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Using History to Mold Ideas on the Right

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David Barton, a self-taught conservative historian, argues that the Supreme Court (in the 1879 decision of Reynolds v. United States and the 1947 decision of Everson v. Board of Education), misconstrued Thomas Jefferson’s statement that the First Amendment of the US constitution erected a ‘wall of separation between church and state.’ The way in which secular states construe the relationship between religion and government has been hotly contested, most recently in relation to the French ban on wearing Islamic veils in public.


By Erik Eckholm

May 4, 2011




ALEDO, Tex. — In an unmarked office building in this ranching town, among thousands of Revolution-era documents and two muskets with bayonets, David Barton might seem like a quirky history buff. But the true ambition of this slender man in cowboy boots is to use America’s past to remake its future, and he has the ear of several would-be presidents.

Mr. Barton is a self-taught historian who is described by several conservative presidential aspirants as a valued adviser and a source of historical and biblical justification for their policies. He is so popular that evangelical pastors travel across states to hear his rapid-fire presentations on how the United States was founded as a Christian nation and is on the road to ruin, thanks to secularists and the Supreme Court, or on the lost political power of the clergy.

Through two decades of prolific, if disputed, research and some 400 speeches a year on what he calls the forgotten Christian roots of America, Mr. Barton, 57, a former school principal and an ordained minister, has steadily built a reputation as a guiding spirit of the religious right. Keeping an exhaustive schedule, he is also immersed in the nuts and bolts of politics and maintains a network of 700 anti-abortion state legislators.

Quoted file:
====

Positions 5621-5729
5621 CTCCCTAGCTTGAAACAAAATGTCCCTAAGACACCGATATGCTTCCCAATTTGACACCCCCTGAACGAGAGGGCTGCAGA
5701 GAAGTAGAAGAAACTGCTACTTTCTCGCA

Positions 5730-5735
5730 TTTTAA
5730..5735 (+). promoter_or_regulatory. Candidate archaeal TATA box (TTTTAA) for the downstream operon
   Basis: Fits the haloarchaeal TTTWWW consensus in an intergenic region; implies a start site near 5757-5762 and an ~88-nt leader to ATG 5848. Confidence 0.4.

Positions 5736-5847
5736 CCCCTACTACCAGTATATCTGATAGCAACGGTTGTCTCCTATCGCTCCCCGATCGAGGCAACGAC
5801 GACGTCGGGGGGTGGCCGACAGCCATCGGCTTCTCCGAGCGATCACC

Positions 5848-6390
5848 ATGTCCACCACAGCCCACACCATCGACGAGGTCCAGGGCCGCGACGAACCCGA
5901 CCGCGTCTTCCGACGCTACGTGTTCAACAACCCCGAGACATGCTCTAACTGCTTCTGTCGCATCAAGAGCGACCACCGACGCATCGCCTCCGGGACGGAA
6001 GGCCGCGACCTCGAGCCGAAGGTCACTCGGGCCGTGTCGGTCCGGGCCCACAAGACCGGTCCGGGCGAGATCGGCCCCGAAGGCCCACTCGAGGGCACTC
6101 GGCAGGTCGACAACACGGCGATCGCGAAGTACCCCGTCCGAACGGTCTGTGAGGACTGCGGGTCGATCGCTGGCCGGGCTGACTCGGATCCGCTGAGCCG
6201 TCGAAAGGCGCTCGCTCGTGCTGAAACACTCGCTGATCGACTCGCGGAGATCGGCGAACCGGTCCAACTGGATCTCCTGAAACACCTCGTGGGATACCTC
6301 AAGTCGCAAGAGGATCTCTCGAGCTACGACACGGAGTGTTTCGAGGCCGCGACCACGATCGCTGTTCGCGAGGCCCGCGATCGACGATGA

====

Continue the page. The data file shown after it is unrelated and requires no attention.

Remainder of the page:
Many historians call his research flawed, but Mr. Barton’s influence appears to be greater than ever. Liberal organizations are raising the alarm over what they say are Mr. Barton’s dangerous distortions, including his claim that the nation’s founders never intended a high wall between church and state.

“I’ve met with several of the potential candidates this time, always at their call,” Mr. Barton said of the Republican presidential hopefuls. They usually seek specific advice, he said: whom to hire or contact in a particular state, how best to phrase a sensitive point.

And they are apt to get their policy recommendations with his special twist. “I keep being amazed at how much the founders wrote about issues that we’re dealing with today,” Mr. Barton said in his library the other day, in this small town west of Fort Worth. “Can you believe it, James Madison opposed a bailout and stimulus plan in 1792!” he said, pointing out a Congressional debate over subsidies for the codfish industry.

Among the possible Republican presidential candidates who seek his advice are Mike Huckabee, Newt Gingrich and Representative Michele Bachmann.

Mr. Huckabee, who has known Mr. Barton since his days as governor of Arkansas, calls him “maybe the greatest living historian on the spiritual nature of America’s early days.”

Former Speaker Newt Gingrich, who echoes Mr. Barton’s themes with his own declarations that American freedoms are divinely granted, said he would call on Mr. Barton for advice if he ran for president. Ms. Bachmann of Minnesota, leader of the House Tea Party Caucus, said she planned to have Mr. Barton lecture lawmakers on Constitutional history.